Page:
The Last Line. How to End a Story.
with Kathleen Kaska
AP: Give a brief explanation of how you know when the end is written? Is it instinct? Is it planned? Any advice to writers on ending a story?
KK: The murder’s been solved, loose ends have been tied up, but my protagonist, Sydney Lockhart’s life goes on, so I leave my readers with a bit of a cliff hanger for the next installment or a joke for them to contemplate.
It’s usually not planned. I let my characters lead me.
My advice to writers is to do what feels right, whether you’re a planner or a pantser.
AP: Give us the last line from one of your books, don't need to say which one, and a little about how you knew it was the last line?
KK: In my first mystery, Murder at the Arlington, Sydney encounters Ralph Dixon, a detective with the Hot Springs Police Department. There’s an instance attraction between them, but Sydney is determined to stay free and single. Also in the story, Sydney receives several annoying phone calls from her crazy parents. At the conclusion, Sydney is back home, working on her story (she’s a reporter). Here’s the ending.
The phone rang, jarring me out of my ruminations.
Mealworm’s [the cat] tail twitched. She shot an irritating look at the phone, then turned her attention back to the feeder. I looked down at Monroe, who was whimpering because of a doggy dream, which caused her to drool on my slipper.
The clock chimed ten.
“Who’d be calling at this hour?” I asked Mealworm. She knew the call wasn’t for her, so she ignored my question. It could be my mother calling to thank me for saving her marriage, or Red Newsome, inviting me to return to the Crooked J for an encore, or, maybe . . . Lieutenant Ralph Dixon. I wasn’t willing to take the chance.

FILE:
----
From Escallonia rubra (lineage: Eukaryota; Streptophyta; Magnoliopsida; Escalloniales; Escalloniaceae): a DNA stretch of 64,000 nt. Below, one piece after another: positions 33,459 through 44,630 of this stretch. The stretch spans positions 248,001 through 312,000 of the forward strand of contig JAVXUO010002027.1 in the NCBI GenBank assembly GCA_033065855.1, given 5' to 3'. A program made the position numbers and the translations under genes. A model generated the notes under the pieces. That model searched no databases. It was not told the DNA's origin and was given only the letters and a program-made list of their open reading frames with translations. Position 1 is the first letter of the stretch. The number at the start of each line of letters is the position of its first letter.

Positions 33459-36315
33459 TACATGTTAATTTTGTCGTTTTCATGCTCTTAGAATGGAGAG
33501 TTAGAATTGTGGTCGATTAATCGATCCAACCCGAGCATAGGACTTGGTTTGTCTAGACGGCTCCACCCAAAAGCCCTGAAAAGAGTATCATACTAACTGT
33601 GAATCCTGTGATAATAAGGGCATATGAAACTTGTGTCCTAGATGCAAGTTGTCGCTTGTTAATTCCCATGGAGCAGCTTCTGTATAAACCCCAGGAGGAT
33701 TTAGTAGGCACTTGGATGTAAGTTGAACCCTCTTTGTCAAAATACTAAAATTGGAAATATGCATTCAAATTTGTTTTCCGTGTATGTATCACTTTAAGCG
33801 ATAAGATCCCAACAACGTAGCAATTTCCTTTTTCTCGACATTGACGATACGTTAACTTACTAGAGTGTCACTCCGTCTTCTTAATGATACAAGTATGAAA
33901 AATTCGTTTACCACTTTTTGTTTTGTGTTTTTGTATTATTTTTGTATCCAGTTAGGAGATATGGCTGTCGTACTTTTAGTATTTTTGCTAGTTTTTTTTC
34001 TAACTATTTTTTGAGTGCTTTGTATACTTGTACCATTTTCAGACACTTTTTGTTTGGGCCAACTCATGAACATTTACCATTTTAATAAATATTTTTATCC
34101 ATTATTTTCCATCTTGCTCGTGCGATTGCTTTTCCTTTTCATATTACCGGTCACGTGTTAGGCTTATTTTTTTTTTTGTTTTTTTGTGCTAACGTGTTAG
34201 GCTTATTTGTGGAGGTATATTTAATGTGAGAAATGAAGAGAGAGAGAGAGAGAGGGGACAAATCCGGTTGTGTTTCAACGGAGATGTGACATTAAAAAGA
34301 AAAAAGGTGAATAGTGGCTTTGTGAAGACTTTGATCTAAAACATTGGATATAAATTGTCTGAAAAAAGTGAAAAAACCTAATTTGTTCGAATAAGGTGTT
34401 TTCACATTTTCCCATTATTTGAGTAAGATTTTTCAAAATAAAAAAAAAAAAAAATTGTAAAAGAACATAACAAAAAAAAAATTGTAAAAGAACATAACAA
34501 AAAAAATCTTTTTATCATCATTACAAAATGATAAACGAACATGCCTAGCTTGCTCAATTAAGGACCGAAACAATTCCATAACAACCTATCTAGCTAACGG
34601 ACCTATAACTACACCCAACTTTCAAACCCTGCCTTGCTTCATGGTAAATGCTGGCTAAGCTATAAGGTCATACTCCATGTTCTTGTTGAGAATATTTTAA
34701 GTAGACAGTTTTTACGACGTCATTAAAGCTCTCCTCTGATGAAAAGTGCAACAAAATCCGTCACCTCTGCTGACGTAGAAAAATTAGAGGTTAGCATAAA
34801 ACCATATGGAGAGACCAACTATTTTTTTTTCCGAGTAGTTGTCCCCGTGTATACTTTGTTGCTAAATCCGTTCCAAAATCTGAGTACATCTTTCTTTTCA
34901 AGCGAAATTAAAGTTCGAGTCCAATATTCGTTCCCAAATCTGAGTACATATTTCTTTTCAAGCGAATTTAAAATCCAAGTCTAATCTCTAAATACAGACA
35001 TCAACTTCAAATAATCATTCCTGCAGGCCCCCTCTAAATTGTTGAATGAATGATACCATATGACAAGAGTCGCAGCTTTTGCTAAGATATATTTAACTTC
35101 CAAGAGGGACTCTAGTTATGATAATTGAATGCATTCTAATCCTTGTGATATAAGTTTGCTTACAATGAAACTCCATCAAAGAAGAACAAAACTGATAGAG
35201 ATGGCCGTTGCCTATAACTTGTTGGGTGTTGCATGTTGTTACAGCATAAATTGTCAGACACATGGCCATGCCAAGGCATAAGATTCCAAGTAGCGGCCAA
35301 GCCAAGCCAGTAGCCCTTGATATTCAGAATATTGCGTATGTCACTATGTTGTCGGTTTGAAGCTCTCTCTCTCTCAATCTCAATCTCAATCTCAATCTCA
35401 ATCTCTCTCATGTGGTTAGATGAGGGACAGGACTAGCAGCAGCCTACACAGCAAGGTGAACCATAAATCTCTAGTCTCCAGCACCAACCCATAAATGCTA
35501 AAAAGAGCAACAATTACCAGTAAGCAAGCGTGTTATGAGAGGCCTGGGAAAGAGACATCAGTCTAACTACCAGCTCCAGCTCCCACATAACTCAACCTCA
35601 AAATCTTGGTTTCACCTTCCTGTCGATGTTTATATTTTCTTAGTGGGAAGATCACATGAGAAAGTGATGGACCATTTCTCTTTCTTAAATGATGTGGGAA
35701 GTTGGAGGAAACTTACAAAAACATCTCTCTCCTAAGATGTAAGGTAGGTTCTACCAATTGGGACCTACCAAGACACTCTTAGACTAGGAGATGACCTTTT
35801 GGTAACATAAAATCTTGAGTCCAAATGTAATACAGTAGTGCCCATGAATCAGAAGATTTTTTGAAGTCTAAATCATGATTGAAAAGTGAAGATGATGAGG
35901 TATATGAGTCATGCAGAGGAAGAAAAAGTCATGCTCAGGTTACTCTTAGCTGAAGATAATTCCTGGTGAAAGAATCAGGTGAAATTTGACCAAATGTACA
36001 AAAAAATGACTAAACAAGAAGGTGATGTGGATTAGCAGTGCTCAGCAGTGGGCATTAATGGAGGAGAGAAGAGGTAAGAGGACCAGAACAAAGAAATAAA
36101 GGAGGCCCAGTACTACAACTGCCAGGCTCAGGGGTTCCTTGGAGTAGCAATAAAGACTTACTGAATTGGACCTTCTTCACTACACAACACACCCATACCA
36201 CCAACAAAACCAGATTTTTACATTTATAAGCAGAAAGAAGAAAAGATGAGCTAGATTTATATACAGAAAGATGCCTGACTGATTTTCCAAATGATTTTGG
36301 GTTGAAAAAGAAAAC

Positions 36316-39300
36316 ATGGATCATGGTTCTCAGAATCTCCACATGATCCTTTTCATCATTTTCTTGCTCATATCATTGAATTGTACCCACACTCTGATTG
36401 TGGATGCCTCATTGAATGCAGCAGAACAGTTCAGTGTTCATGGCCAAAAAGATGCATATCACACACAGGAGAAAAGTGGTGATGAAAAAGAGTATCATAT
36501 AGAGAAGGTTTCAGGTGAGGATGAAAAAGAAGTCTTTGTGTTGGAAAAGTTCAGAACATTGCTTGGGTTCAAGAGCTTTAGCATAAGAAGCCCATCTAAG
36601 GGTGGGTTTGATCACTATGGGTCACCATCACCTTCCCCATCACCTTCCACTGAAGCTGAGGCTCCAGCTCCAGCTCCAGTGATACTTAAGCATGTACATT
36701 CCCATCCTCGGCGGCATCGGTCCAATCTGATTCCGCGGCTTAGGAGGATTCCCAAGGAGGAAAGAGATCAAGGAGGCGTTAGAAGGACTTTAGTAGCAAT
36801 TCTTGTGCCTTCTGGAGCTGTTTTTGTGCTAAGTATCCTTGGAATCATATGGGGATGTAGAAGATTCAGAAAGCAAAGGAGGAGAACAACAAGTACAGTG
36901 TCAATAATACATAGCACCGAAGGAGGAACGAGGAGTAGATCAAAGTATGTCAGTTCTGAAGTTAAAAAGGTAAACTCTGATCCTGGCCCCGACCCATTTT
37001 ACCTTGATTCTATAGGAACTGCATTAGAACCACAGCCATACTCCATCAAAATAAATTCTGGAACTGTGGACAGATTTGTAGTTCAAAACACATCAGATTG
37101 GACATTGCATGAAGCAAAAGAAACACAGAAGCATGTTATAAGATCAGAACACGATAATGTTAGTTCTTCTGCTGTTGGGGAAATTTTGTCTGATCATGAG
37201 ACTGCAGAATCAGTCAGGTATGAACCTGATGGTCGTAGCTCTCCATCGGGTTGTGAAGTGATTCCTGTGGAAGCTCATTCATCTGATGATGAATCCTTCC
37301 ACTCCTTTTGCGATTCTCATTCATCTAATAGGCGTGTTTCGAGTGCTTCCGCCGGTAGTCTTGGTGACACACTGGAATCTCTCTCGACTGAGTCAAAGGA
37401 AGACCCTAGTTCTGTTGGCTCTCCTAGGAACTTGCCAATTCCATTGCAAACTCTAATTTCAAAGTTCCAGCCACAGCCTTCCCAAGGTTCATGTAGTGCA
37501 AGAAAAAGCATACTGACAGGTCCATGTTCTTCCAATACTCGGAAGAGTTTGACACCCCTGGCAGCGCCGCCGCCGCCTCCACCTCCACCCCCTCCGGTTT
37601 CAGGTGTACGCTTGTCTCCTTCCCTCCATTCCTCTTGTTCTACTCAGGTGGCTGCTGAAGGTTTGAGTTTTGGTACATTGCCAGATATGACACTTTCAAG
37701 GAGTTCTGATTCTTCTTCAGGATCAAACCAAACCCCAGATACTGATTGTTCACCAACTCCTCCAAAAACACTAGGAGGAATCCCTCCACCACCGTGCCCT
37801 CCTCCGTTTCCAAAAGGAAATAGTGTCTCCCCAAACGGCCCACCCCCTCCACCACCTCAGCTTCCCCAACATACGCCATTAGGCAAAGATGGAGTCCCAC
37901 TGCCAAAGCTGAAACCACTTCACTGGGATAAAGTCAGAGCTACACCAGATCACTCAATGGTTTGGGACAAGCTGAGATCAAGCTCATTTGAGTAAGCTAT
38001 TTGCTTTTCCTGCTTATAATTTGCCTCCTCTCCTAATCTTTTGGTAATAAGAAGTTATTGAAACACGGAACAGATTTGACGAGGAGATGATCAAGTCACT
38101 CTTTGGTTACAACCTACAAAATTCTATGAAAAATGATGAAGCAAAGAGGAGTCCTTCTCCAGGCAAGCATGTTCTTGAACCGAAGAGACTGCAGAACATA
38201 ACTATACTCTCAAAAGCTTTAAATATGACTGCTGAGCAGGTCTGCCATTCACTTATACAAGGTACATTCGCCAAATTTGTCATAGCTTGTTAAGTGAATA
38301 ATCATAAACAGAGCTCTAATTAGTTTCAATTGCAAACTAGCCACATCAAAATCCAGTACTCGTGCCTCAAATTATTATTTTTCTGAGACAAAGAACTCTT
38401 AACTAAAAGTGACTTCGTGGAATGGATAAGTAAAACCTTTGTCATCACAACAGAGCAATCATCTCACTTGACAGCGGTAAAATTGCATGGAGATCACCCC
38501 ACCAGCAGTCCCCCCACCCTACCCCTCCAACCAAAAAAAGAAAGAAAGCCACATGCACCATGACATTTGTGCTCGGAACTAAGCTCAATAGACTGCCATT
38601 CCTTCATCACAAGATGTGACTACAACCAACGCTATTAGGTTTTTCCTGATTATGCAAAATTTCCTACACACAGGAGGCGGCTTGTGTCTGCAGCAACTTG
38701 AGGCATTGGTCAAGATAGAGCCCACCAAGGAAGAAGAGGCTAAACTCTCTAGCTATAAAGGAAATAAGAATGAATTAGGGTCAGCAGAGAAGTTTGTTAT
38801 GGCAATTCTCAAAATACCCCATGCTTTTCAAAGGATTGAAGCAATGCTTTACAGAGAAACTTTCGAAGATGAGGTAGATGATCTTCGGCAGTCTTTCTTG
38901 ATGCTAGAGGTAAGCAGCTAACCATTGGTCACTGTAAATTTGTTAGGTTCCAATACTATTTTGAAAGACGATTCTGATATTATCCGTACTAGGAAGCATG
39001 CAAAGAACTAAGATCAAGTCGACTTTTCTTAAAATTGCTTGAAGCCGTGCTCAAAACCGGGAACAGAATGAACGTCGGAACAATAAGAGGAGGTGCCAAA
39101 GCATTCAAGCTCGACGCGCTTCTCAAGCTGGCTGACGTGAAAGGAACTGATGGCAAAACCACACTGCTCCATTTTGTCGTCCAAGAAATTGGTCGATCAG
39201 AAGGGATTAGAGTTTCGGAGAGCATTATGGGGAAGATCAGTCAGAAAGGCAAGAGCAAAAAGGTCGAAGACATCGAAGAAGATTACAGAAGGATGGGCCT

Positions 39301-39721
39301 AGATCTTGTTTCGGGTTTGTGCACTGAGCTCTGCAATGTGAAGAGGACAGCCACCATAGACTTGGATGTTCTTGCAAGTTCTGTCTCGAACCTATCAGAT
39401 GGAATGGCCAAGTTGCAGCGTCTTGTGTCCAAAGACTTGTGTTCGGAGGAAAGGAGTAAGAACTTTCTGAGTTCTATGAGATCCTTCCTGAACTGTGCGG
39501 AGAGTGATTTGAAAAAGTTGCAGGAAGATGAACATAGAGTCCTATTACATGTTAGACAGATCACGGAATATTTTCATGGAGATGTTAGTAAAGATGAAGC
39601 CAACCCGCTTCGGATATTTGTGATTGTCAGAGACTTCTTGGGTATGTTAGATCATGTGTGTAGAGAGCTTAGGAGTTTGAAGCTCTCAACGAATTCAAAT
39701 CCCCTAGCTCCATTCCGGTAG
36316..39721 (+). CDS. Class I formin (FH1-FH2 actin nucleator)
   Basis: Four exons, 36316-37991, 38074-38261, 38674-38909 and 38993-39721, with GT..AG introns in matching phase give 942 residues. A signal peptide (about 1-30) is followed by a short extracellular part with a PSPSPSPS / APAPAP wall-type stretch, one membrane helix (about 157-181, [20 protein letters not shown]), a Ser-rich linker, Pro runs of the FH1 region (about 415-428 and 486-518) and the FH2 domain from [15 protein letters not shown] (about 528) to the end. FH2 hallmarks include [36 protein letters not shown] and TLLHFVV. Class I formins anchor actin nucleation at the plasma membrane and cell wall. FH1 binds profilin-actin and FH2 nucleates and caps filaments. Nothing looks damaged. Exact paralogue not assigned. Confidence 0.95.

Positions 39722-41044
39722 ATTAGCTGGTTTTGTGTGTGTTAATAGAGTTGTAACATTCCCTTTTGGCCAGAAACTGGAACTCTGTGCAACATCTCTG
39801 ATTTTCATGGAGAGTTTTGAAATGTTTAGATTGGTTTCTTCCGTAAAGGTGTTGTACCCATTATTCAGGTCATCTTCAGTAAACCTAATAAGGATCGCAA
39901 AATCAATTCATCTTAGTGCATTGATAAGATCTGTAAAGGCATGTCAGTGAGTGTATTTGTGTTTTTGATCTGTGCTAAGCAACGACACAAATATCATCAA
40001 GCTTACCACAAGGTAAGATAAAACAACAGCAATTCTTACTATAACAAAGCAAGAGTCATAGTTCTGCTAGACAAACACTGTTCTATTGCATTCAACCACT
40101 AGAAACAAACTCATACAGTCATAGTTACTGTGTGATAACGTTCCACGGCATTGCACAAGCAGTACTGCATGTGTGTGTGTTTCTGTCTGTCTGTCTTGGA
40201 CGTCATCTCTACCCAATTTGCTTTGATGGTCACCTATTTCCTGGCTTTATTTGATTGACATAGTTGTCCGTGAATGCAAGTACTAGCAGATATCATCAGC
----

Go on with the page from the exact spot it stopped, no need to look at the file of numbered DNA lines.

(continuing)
Much to my cat’s annoyance, I just let the phone ring.
AP: Bonus: Tell us some of your favorite last lines in a book, include the title. And, maybe why it is a favorite.
KK: I’m hooked on Martha Grimes’ Emma Graham series. Here’s the ending of her first book, Cold Flat Junction:
I said, “I wish the past weren’t dead and gone; I wish things weren’t over.”
Dwayne smiles. “’The past ain’t dead; it ain’t even the past. Billy Faulkner.”
I thought for a moment, and then I smiled too. “This is my story, and it’s not over till I say it’s over. Emma Graham.”
I watched Dwayne’s real smoke and my pretend twine upward toward the gunmetal poacher’s moon.
It’s one of my favorites because there is something special going on between these two characters, Emma, age twelve and Dwayne, twenty-something. They are friends with future potential. I didn’t want the story to end.
Kathleen Kaska writes the award-winning Sydney Lockhart Mysteries set in the 1950s. Her first two books Murder at the Arlington and Murder at the Luther, were selected as bonus-books for the Pulpwood Queens Book Group, the largest book group in the country. The third book in the series, Murder at the Galvez, was released in 2012. She also writes the Classic Triviography Mystery Series, which includes The Agatha Christie Triviography and Quiz Book, The Alfred Hitchcock Triviography and Quiz Book, and The Sherlock Holmes Triviography and Quiz Book. The Alfred Hitchcock and the Sherlock Holmes trivia books are finalists for the 2013 EPIC award in nonfiction Her nonfiction book, The Man Who Saved the Whooping Crane: The Robert Porter Allen Story.
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